Tuesday, September 15, 2020

2020 Rock the Canyon 10K Race Recap - Provo UT

Official Time: 55:12
Placement: 3rd in the 50 - 59, 35th overall, 23rd male out of 100 runners
Results: Here
Race WebsiteHere
Weather: 50 degrees, no wind
Garmin Dump: Here
Previous Years: [2019]

Mile TimeComments
110:11Killer start. Up a service drive and then nothing but up for about half a mile.
28:18Once I recovered I had 160 feet of downhill. If only the rest of the course was like this
310:04Now over 200 feet of climbing.
49:07Mostly flat here. Did some small up hill and down that are not covered on the Garmin
58:38    Gentle downhill back to the start
68.21Mostly downhill here but was pretty gassed to take advantage of it.
6.080.33Crawl to the finish (Video here)
Total Miles: 6:08 - 55:15

Sample hill we had to run


Last year, I ran the second edition of the Rock the Canyon 10K, at the base of the Wasatch Mountains in Provo, Utah.  The race struck a cord with me and while it certainly wasn't my best race, it was definitely a challenge.  In short, this race has some serious hills.

Last year's race took us from the east side of town to running by BYU (west side) and then coming back up to the east side.  The first few miles were fast, then flat and finally all uphill in the final miles.

This year had some changes.  Instead of running west (primarily) we went north.  Very little of this year's race was identical to last year's.  So it was yet another way to explore Provo and see the sights, and most importantly get out of the house for a t-shirt, finisher's medal and bananas!

Hiking area to Rock Canyon on the left

The Race

I rolled into the race site, at Rock Canyon Park, at about 6:45 AM for a 7:30 AM start.  Packet pick up was subdued and of course socially distanced and with masks.  I snagged my goodie bag and t-shirt and bib and warmed up.  Despite our warm summer, it was a chilly -- almost perfect morning for a run.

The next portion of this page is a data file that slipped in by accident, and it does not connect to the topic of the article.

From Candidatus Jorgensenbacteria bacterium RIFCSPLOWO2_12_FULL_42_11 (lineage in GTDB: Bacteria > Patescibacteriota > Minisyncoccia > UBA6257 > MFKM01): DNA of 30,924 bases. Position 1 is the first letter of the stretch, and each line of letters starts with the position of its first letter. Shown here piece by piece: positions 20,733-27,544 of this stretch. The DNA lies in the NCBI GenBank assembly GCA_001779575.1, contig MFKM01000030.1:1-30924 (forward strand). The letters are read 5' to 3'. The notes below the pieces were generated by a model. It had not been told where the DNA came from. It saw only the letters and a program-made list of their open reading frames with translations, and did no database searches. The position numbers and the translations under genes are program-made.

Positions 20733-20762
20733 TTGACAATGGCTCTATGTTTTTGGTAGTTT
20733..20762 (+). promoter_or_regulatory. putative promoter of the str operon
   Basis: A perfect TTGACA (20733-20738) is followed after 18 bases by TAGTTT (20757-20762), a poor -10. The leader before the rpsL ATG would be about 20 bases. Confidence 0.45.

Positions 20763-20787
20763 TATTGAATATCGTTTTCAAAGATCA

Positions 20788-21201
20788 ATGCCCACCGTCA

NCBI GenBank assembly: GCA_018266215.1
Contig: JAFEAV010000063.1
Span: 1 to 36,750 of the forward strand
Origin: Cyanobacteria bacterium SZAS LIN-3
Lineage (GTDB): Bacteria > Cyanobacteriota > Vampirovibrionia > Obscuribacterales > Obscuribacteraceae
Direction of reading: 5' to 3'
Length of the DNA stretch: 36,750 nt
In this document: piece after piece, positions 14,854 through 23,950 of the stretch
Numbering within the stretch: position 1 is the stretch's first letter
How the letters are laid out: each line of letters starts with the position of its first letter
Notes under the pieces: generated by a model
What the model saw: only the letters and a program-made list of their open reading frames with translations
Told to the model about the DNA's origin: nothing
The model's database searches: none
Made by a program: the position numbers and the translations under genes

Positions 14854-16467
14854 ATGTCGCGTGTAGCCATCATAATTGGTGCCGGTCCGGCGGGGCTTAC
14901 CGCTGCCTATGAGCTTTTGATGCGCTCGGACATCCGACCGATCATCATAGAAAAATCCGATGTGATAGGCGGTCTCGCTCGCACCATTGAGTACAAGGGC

The race assembled at 7:30 and I lined up in the back.  Being that it was chip timed and Covid-19 a real threat, I figured I'd have the same strategy as the last week's Pun Run: let everyone start off and I'll chase everyone down.

Run the upper bank before dropping to the finish line.

Last year there were some very serious (i.e. fast) runners at the race.  This race's attendance was significantly down from last year, but there were still plenty of speedy runners and I watched them put some serious distance between myself and the rest of the pack.

The first half mile was brutal.  "What did I sign up for?" kept echoing in my head.  We had to run up a quick service drive, then flat and then up another hilly service road which led us to a dirt trail.  Normally my first mile is the fastest -- this one, not so much.  It was humbling.

Once I got onto the dirt trail, however, my breathing settled down and I was able to pass some of the runners.  It was time to make up a little bit of time.

We had put up a bit of a climb and we were treated to some beautiful views of Utah Lake and the Provo Valley from the trail vantage point.  This is why I came to run, I told myself.

Mile 2 got us on a sweet downhill.  I had settled into a decent pace at this point and while I knew there were hills to come, I used a little extra energy to take advantage of easy running.

The course was well marked with cones.  There weren't a lot of volunteers on the course but there were ample cones and road dots to indicate where to go.  I was worried about not finding my way around given the thin number of runners and my lack of familiarity with the area but I was never hurting on where to run next.

The course, other than a stretch on the trail, was primarily on surface streets surrounded by million dollar houses.  It was such a treat and the scenery was so pleasant.  There also wasn't much traffic so despite the rolling hills, it was fun to run.